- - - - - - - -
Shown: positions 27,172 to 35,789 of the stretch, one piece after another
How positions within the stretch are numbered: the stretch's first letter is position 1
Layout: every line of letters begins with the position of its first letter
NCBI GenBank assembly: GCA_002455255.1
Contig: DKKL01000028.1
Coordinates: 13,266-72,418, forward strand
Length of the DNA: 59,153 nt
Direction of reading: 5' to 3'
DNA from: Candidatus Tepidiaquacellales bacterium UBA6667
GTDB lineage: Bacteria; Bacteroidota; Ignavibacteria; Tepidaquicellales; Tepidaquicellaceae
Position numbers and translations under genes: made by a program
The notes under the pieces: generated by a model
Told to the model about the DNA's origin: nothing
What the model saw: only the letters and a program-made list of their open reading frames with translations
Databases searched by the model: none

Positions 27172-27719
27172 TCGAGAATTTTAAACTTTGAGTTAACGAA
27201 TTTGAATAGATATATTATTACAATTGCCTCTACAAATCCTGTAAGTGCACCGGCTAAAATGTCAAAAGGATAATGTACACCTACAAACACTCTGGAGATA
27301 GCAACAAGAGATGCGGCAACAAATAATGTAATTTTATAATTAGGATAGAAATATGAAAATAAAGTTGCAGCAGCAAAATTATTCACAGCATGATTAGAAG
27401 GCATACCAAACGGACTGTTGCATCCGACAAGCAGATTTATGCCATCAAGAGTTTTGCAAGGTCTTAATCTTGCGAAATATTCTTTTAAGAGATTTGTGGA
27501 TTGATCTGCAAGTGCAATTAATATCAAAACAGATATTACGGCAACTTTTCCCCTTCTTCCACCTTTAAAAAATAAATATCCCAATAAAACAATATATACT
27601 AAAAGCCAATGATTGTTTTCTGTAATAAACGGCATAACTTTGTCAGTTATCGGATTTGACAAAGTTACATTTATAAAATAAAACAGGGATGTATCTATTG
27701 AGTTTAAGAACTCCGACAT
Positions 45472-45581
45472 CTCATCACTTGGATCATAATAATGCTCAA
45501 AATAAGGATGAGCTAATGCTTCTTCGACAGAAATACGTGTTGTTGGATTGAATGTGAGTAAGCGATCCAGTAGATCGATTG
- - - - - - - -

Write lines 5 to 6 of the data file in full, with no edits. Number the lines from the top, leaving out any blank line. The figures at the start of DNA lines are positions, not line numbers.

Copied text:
Contig: DKKL01000028.1
Coordinates: 13,266-72,418, forward strand